Bob Dylan turns 80 today. That number seems both simultaneously too old and too young for an ageless trickster figure like Dylan. There will be plenty of articles written and published about him, some looking forward, some looking back, but all of them trying once again to understand the quicksilver myth of the most American of enigmatic musical poets.
Dylan has been on my mind since I read Steve Hyden’s epic post ranking all of Dylan’s albums. I can’t even imagine attempting such a thing. Dylan has 39 full albums, each with its own personality, soul, and charisma. While reading it, I began to dwell on a couple of things. The first being that I have a lot of albums I need to get around to listening to soon, and the second being that it was a movie and one song that truly got me fully into Dylan.
Growing up, Dylan was a presence in my musical landscape, although truthfully not as big as he probably should have been. My parents were both Dylan fans, although their time in Greenwich Village would come a few years after Dylan’s. We would hear the occasional song but nothing in our regular rotation. I was mostly aware of the early classics like “Blowin’ In The Wind” and “The Times They are A-Changin’.” “Mr. Tambourine Man” was another early favorite, although I sometimes wonder if it was because younger me mixed it up with “Mr. Bojangles,” of which we often listened to the Neil Diamond cover. Truthfully, I still get the two songs mixed up.
Beyond a few songs, however, I had no idea the length and breadth of Dylan’s catalog. Before too long, my brother would get a copy of Dylan’s 1967 greatest hits album. From that, I remember listening to “Rainy Day Women #12 and 35”, as well as “Subterranean Homesick Blues,” fairly often. Eventually, my brother gave me his copy of this as I was more taken with it than he was, but at the time, I was mostly into Ska, Punk, and Alternative, so it would largely collect dust.
It wasn’t long after this that I would first hear the song that would eventually open up Dylan fully to me, although it would be years before I realized it was, in fact, Bob Dylan performing it.
On a whim, during my freshman year in college, I went to see a movie that was playing at the on-campus theater at Boston University. This was the fall of 1993, and the film was Dazed and Confused. Some day I’ll write about the film and the life-changing experience it truly was, but for here, I’ll just say that the first 25 seconds of this clip is my single favorite moment in film. In it, the characters of Mitch, Pink, and Wooderson walk into the Rec center as Bob Dylan sings, “Here comes the story of Hurricane…” The song continues to play in the background for about two minutes, but it’s those first thirty seconds that blew me away. They still do, for that matter. I’ve watched that clip a half dozen times as I write this.
At the time, I was a broke college student, but I still went back and saw the movie four more times before it left the theater. It would be a long while before I saw it again, but it never really left me, nor did that little piece of song.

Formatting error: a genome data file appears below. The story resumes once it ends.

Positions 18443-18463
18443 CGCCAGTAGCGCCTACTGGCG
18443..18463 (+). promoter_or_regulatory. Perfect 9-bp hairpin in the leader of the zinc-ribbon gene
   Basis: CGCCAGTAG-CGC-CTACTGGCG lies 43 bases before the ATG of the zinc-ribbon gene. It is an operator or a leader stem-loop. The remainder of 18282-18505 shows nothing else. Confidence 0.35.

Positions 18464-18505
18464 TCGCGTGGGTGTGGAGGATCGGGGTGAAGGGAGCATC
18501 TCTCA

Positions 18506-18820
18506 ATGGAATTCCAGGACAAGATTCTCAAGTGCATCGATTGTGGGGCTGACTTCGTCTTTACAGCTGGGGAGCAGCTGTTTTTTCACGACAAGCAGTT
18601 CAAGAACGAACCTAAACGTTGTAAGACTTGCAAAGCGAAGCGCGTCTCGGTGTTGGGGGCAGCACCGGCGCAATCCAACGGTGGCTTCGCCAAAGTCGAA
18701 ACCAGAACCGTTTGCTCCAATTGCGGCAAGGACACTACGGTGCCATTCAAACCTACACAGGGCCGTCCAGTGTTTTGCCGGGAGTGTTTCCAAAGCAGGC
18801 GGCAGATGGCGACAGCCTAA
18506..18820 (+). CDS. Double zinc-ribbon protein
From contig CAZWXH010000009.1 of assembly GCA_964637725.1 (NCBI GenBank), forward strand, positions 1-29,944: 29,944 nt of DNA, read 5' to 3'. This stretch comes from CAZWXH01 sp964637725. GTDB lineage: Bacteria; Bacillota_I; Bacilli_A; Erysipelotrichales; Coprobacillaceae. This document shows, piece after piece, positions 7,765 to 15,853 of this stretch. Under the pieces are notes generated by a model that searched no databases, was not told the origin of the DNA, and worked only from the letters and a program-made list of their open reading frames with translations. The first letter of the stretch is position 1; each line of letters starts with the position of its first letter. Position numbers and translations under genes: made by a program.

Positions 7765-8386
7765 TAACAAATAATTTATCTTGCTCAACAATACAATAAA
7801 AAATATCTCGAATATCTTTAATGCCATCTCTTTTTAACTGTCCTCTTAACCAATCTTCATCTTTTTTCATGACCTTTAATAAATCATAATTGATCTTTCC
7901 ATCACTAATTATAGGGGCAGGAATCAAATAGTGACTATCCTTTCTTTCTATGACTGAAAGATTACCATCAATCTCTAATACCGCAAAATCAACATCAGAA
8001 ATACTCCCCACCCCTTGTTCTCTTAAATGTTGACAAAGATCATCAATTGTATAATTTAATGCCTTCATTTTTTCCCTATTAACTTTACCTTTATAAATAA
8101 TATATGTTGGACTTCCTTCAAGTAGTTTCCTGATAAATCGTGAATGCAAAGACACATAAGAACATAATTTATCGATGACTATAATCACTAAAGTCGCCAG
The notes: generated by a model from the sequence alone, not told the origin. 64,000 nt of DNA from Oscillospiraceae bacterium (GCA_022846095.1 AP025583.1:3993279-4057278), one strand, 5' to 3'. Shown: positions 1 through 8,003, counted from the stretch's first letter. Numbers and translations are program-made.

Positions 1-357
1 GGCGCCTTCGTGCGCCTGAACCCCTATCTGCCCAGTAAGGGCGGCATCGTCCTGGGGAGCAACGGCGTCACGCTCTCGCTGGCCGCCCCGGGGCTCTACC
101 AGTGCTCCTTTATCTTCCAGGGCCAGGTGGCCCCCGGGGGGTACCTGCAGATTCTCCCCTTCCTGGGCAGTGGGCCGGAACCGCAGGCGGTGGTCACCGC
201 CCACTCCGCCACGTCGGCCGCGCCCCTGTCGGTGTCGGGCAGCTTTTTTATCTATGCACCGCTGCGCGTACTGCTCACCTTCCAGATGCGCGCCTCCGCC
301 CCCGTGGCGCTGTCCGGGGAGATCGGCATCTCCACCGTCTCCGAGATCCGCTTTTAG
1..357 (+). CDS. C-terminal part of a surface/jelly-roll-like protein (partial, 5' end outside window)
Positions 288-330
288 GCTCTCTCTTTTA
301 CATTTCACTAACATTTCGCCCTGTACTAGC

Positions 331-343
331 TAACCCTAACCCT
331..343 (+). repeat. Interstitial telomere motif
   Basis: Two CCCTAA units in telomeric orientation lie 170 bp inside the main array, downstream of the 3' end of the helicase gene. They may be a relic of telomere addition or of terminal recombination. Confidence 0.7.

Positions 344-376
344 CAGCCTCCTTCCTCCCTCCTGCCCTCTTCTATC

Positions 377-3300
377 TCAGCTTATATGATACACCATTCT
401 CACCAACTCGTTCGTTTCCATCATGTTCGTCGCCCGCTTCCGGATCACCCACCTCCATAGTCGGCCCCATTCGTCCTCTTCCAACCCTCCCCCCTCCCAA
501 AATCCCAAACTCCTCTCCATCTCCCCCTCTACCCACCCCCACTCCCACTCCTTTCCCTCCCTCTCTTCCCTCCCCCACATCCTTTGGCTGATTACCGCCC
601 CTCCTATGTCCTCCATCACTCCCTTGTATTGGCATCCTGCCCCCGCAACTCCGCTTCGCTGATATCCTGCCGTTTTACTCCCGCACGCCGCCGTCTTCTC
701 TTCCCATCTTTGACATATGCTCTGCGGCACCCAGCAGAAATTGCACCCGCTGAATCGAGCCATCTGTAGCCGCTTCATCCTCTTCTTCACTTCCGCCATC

Fast forward a few years. Over the intervening years, I’ve gotten a bit more of a Dylan education, but truthfully not a ton. He’s still there, lurking in the background. The movie Hurricane came and went, and I never really put two and two together, having never seen the film. Eventually, I would be working at a Borders Books and Music, manning the music desk. Each month we would get a box of promos to play in the store that we could take home. If they had language, we couldn’t get away with playing in the store; the music desk folk could keep them. We got a promotional copy of the Bob Dylan Bootleg Series V5, The Rolling Thunder Revue. At the time, myself and the music manager, Dan, were both Dylan fans, but he only liked the very early stuff while I was more enamored with songs from a bit later, so he let me take the copy.
It’s funny how random little moments can change your life. I got home with my freebie Dylan disc, put it on, and realized that what I thought of as Bob Dylan’s music was at best a raindrop in an ocean. I would call myself a Dylan fan because I liked “Positively 4th Street” and “Like a Rolling Stone,” but I honestly had no idea. The version of “A Hard Rain’s Gonna Fall” and the image of Allen Ginsburg stomping and dancing along to it as detailed in the liner notes would have been enough to get me into Dylan full time, but then I put on the second disc.
The seventh song on the second disc is an 8-minute long live version of Hurricane that begins with a plea from Dylan to help get Rubin Carter out of jail. I remember having an almost physical reaction to hearing the song and putting two and two together with Dazed and Confused. This was followed by feeling dumb at never putting two and two together before and then listening to the song maybe five more times in a row. The next day at work, I bought “The Essential Bob Dylan,” followed by the Royal Albert Hall show volume of the Bootleg series, and then I would truly dive into the albums. It wouldn’t be long before I heard “Blond on Blond,” “Blood on the Tracks,” and “Highway 61 Revisited” in full for the first time, and that was it for me; I was a full-blown Dylan guy.
Whenever I hear Hurricane now, I still get that same thrill of seeing those characters walk into the rec center for the first time and all those young man’s emotions that went with it. It’s the story of a tragedy and an abomination of justice, but for me, it’s also the sound of standing tall, the unbreakable bonds formed in youth, and of becoming. It is a mighty song, and for me, it was the song that truly opened me up to our gruff-voiced patron saint of American music.
I have ZERO recollection of buying, owning or giving that album to you.